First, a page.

Skip to main content
Premium Trial:

Request an Annual Quote

Bruker Posts 31 Percent Jump in Q1 Revenues

NEW YORK – Bruker reported on Wednesday morning that its first quarter revenues increased 31 percent year over year.

For the three months ended March 31, revenues rose to $554.7 million from $424.0 million in the first quarter of 2020, beating analysts' consensus estimate of $513.1 million.

Bruker's organic revenues were up 24 percent year over year, with growth from acquisitions of 1 percent and a 6 percent positive effect from changes in foreign currency exchange rates.

On a conference call following the release of the results, Frank Laukien, Bruker's president, chairman, and CEO, said that the company had seen a "significant recovery in many of our businesses previously impacted by the pandemic."

He noted that Bruker saw "robust order and revenue growth" for its timsTOF mass spectrometry platform as well as improving demand for its other mass spec products.

The company's microbiology and molecular diagnostics revenues were also up year over year, largely due to SARS-CoV-2 molecular testing, which contributed roughly $7 million, Laukien said, though he noted that this figure was down sequentially from Q4 2020.

Laukien also highlighted the launch during the quarter of spatial genomics firm Acuity Spatial Genomics, which aims to commercialize technology developed in the lab of Harvard University professor Ting Wu that allows for spatial analysis of various genomic elements in single cells. Bruker is the primary backer and majority owner of the company. Laukien called it "an important addition to our emerging spatial and single-cell biology portfolio."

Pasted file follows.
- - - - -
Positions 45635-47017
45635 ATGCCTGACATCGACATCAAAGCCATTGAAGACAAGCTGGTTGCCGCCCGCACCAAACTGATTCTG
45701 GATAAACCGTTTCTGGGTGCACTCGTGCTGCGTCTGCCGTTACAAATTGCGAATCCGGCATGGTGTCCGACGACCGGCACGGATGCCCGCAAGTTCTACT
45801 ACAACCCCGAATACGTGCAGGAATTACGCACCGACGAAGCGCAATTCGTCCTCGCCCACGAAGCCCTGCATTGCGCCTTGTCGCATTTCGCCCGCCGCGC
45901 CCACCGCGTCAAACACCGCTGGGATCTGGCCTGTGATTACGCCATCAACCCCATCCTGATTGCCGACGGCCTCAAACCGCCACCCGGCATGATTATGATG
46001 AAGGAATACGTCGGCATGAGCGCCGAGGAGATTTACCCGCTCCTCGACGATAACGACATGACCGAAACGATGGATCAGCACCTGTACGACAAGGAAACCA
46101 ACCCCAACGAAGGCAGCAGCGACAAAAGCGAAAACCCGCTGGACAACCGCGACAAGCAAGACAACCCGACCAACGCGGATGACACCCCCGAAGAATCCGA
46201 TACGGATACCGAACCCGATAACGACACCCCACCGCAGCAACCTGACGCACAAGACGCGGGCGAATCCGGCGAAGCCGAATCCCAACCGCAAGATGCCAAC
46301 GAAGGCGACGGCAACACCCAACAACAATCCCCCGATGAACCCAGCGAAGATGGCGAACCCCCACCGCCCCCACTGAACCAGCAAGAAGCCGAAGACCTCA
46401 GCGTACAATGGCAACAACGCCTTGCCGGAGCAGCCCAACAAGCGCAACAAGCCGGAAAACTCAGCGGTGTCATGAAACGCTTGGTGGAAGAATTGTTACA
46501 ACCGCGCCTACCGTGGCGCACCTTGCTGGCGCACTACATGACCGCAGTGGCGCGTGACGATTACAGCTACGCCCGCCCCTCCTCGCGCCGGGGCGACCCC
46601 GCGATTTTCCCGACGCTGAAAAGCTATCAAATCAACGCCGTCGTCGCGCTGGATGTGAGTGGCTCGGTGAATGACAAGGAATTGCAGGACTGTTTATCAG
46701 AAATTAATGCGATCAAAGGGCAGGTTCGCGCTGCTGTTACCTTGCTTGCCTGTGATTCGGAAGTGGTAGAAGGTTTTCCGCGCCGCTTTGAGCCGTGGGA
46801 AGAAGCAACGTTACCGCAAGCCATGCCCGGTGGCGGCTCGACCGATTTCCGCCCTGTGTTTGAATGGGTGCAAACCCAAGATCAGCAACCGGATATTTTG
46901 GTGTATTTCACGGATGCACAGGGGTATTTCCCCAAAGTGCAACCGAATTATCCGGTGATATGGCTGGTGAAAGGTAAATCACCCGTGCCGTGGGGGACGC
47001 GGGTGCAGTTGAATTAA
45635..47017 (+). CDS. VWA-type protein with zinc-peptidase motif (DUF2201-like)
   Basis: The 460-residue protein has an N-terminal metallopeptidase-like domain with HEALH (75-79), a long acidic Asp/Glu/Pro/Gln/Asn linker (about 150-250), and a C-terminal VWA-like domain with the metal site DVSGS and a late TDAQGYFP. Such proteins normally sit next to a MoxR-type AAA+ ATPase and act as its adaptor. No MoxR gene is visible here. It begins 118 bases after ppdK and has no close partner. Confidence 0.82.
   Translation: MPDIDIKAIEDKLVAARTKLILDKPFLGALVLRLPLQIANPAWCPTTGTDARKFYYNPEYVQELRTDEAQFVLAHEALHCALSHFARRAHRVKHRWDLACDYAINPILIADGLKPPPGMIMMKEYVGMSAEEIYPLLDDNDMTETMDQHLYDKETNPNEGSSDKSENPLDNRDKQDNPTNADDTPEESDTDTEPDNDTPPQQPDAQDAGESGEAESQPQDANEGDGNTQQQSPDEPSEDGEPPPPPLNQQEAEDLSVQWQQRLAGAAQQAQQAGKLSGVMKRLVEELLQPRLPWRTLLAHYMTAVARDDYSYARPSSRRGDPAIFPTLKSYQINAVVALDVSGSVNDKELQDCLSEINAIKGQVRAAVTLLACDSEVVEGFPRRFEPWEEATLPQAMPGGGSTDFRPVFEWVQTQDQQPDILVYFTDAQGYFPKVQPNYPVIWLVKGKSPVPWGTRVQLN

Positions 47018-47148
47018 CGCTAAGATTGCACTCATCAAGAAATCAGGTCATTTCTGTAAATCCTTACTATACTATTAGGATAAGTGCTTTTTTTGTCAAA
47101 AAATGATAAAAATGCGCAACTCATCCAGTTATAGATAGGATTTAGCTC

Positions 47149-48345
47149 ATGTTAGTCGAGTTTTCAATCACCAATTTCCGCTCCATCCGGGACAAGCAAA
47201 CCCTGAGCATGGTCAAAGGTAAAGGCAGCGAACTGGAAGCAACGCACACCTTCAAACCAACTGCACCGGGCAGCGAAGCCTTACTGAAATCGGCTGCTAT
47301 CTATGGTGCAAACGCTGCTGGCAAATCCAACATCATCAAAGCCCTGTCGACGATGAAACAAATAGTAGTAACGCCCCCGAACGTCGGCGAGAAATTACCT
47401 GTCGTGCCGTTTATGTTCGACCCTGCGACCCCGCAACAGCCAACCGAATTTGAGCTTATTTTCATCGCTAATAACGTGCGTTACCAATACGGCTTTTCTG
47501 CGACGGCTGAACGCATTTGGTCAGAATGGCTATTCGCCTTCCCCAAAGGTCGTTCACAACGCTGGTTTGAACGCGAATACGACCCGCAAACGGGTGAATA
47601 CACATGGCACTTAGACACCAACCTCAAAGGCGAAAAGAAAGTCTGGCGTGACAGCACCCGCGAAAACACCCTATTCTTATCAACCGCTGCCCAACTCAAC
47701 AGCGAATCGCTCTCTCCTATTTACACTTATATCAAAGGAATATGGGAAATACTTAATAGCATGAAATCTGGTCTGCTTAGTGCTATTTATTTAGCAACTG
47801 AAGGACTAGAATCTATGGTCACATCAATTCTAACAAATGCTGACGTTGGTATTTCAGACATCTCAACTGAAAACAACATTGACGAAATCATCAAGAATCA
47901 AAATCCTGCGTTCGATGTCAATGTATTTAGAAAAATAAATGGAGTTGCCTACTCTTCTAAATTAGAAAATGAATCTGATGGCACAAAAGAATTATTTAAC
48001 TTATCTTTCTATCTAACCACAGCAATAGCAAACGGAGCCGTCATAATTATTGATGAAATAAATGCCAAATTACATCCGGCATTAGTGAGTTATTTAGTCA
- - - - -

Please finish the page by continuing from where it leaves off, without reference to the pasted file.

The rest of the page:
Also on the single-cell front, Laukien said that Bruker aims to launch a new timsTOF platform in early 2022 that will be focused on single-cell proteomics based on research done in collaboration with the lab of Max Planck Institute of Biochemistry researcher Matthias Mann.

He said the company had begun receiving inquiries and orders for the instrument, which will cost around $1 million.

Revenues for Bruker's CALID group, which houses its life science mass spec business, were up 37 percent during the quarter to $192.4 million. Revenues for its BioSpin division rose 32 percent to $159.4 million, while revenues increased 29 percent to $154.4 million for its Nano group and 13 percent to $52.4 million for its BEST group.

Bruker's Q1 net income rose to $56.7 million, or $.37 per share, from $10.5 million, or $.07 per share, in Q1 of 2020. On an adjusted basis, EPS was $.44, up from $.14 and above the average Wall Street estimate of $.32.

The firm's Q1 R&D spending rose 13 percent to $54.8 million from $48.5 million, while its SG&A expenses rose 9 percent to $131.8 million from $121.2 million.

Bruker finished the quarter with $696.8 million in cash and cash equivalents and $50.0 million in short-term investments.

The company increased its 2021 guidance, projecting revenue growth of 14 percent to 16 percent and organic revenue growth between 11 percent and 13 percent, an increase from a previous projection of 4 percent. It expects adjusted EPS of $1.82 to $1.87, up $.10 from its previous guidance.

In Wednesday morning trading on Nasdaq, Bruker shares were down 2 percent to $67.38.

The Scan

Enzyme Involved in Lipid Metabolism Linked to Mutational Signatures

In Nature Genetics, a Wellcome Sanger Institute-led team found that APOBEC1 may contribute to the development of the SBS2 and SBS13 mutational signatures in the small intestine.

Family Genetic Risk Score Linked to Diagnostic Trajectory in Psychiatric Disorders

Researchers in JAMA Psychiatry find ties between high or low family genetic risk scores and diagnostic stability or change in four major psychiatric disorders over time.

Study Questions Existence of Fetal Microbiome

A study appearing in Nature this week suggests that the reported fetal microbiome might be the result of sample contamination.

Fruit Fly Study Explores Gut Microbiome Effects on Circadian Rhythm

With gut microbiome and gene expression experiments, researchers in PNAS see signs that the microbiome contributes to circadian rhythm synchronicity and stability in fruit flies.